" ‘Oh, yeah, we're gonna saw her bone in half and twist her ankle around 10 degrees — and then we'll screw it back together, and it'll be fine. Nothing to it. We do it all the time,’ " Richard remembers. "But that's what they did. As it turns out, as you can imagine, there was a lot of pain associated with that."
Doctors operated on one leg and then the other, which meant that Alex was in a wheelchair or on crutches for the next six months.
Richard says Alex craved the endorphin release that comes with exercise. She longed to join her teammates on the field — and not just on the sidelines. And while doctors at the time did not connect Alex’s depression and social anxiety to the concussions she suffered, her father now knows they played a role.
"Looking back now with much more clarity, as best I can do just one year after the fact, there were a number of factors," Richard says. "I believe that if we could have taken any one of those out, we might not be having this conversation today."
'I'm OK, Dad.'
Late in the summer of 2017, Alex told her therapist that she’d been thinking about suicide.
"That becomes, of course, a red alert event for any therapist," Richard says.
Doctors quickly diagnosed the problem. They blamed a change in her prescriptions. They cited her lack of exercise and her eating habits.
"These were all things that they were very comfortable that they could adjust," Richard says. "And Alex was telling us that, ‘Yes, this is a big difference. I'm much better now.’ "
That brings us back to September 2017. Alex’s school was closed for a couple of days as Atlanta recovered from Hurricane Irma. Alex was at home.
"And I walked by her bedroom, and she was sitting on her bed with her laptop open and her headphones on listening to music," Richard says. "And she saw me walk by her door. And she pulled her headphones up, and I said, ‘You OK?’ And she says, ‘Yeah, I'm OK, Dad.’
"That was about five in the evening and the knock was around 1:30 in the morning."
Alex had been talking to her boyfriend on the phone. He’s the one who called for help. By the time Richard and his wife found her, she wasn’t breathing and had no pulse.
Richard and Kim performed CPR until the ambulance arrived just a few minutes later. Alex was rushed to the hospital. For two hours, Richard watched as a team of doctors and nurses tried to bring his 16-year-old daughter back.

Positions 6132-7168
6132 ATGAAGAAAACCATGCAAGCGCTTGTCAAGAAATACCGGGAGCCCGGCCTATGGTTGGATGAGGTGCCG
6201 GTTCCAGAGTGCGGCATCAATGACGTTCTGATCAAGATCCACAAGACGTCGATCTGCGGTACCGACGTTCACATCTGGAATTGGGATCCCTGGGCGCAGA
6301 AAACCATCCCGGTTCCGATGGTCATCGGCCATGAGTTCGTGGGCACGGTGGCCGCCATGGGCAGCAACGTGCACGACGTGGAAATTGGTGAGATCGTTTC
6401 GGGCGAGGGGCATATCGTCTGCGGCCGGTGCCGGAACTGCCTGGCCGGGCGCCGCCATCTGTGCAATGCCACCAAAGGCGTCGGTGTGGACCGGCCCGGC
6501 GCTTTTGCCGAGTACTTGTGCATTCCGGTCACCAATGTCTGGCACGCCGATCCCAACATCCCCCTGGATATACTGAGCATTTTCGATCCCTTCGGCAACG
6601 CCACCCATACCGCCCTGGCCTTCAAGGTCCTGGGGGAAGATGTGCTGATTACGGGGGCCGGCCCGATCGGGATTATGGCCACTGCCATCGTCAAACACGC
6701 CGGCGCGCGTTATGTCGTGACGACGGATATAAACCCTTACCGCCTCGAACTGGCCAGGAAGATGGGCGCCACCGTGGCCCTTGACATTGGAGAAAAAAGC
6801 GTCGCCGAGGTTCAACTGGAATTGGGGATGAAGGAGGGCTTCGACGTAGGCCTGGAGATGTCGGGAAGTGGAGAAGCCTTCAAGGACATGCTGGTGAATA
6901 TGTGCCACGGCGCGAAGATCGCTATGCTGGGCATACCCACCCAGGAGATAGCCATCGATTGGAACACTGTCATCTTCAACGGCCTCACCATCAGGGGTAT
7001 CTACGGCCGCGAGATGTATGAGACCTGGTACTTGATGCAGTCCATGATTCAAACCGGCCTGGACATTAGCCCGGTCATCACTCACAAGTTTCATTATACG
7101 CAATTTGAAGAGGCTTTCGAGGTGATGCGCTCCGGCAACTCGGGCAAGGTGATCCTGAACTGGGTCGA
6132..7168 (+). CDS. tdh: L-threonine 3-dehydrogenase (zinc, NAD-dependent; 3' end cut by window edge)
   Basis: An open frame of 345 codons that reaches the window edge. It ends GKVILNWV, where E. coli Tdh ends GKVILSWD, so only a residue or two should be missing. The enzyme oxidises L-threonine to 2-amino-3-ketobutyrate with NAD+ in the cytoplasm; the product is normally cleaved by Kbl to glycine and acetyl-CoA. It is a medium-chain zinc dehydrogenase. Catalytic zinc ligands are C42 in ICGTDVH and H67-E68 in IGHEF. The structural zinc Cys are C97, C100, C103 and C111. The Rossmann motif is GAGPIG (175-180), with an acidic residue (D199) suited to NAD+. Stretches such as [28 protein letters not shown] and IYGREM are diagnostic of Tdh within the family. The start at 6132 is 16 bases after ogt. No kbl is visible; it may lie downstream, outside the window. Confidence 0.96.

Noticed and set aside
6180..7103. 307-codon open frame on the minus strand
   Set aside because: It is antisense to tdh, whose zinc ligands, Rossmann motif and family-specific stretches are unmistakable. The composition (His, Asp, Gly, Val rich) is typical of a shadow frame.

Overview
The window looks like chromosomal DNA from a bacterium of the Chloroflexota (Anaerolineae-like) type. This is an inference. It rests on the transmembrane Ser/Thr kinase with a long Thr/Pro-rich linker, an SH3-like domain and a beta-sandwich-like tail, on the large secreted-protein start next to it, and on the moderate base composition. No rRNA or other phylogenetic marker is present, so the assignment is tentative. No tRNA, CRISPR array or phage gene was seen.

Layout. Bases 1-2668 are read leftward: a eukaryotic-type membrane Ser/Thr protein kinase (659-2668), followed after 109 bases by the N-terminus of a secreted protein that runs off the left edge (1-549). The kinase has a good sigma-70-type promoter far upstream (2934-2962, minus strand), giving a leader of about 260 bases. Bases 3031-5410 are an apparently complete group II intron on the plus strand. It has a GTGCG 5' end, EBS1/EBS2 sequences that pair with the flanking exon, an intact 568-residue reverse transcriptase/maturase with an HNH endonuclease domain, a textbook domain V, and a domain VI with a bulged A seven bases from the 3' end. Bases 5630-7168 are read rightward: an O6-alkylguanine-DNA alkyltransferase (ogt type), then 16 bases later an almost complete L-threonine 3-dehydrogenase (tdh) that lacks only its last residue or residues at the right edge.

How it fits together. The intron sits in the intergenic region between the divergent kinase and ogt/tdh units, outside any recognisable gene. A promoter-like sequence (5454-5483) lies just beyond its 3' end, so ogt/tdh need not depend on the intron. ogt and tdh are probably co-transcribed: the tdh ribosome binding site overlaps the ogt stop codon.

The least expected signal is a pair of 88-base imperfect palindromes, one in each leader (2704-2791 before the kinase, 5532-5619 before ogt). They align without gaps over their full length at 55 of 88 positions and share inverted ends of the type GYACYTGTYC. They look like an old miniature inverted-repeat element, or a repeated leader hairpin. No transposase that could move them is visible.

"But they came to a point where they had exhausted every drug that they could give her," Richard says. "And the staff was physically exhausted. And just like that they looked up and ... there is nothing that prepares a parent for that moment."
'I Felt That I Needed To Tell This Story'
Richard says the sun was just coming up when he and Kim drove home. They were in shock. He doesn’t remember much from the next day.
"I think we dozed off a little bit during the night," Richard says. "But around 5 a.m., I just ... I couldn't lay in bed anymore. And I was beginning to feel this ... I say the word compulsion — a need to write down what happened. I felt that I needed to tell this story. Right now."
Richard sat down at his desk and wrote a warning to other parents. He was open about how Alex had died. He mentioned her concussions while playing soccer, and called for better protections for young athletes.
Richard gave his essay a title: “Is your daughter OK? Check again.”
He posted it on LinkedIn — he’s never been active on Facebook or Twitter. And a lot of people noticed.
"In some ways, I think it was therapy for me," Richard says. "But I also felt that Alex was nearby. And each time that I talk, including today, I reach out and ask her, ‘Alex, help me share your words.’ And I think she does."
Richard sometimes finds himself at his computer, unable to focus on work. That’s when he researches all the things he didn’t know while Alex was alive. He studies the link between concussions and mental health. He reads scientific studies on experimental treatments for depression. He advocates. He rallies.
Meanwhile, Richard’s younger daughter, Grayson, has choices of her own to make. I asked Richard if she still plays soccer.
"We don't know," Richard says. "She has not made it to a practice yet. Every Monday and Wednesday, she said, ‘I'm going to practice tonight, Dad.’ And each evening, some event comes up. So we're not sure."
When I first started talking to Richard, I thought this was a story about soccer — about how concussions are more prevalent than parents realize. About calls to limit headers. About whether head protection could help.
But soccer is only part of the story. Alex was a “speed demon.” There’s only so much that could have been done to keep her safe on the soccer field.
And as much as it seems like a story about suicide, Richard says it’s not that, either. He doesn’t talk about Alex’s death to raise awareness about suicide. He does it because he hopes to help people change the way they think about depression. Alex was embarrassed by the stigma of her depression diagnosis. She was embarrassed to be having thoughts of suicide.
But maybe she didn’t have to be? Maybe that is something that can be fixed?
So Richard shares Alex’s words. As often as he can. And by sharing the words of his daughter, who wanted to be a doctor, Richard Blackwell is starting to heal.
"I can laugh a little bit now that I couldn't six months ago," Richard says. "We are — we are so much better, and we're moving ahead. Because ... what else can you do?
"Well, I'll tell you what else you can do: you can recognize it for what it was and you can do everything you can to help other families avoid where we are today. And that's what we're doing."
If you or somebody you know might need help, the National Suicide Prevention Lifeline is available 24/7 at 1-800-273-TALK. That’s 1-800-273-8255.
This segment aired on November 3, 2018.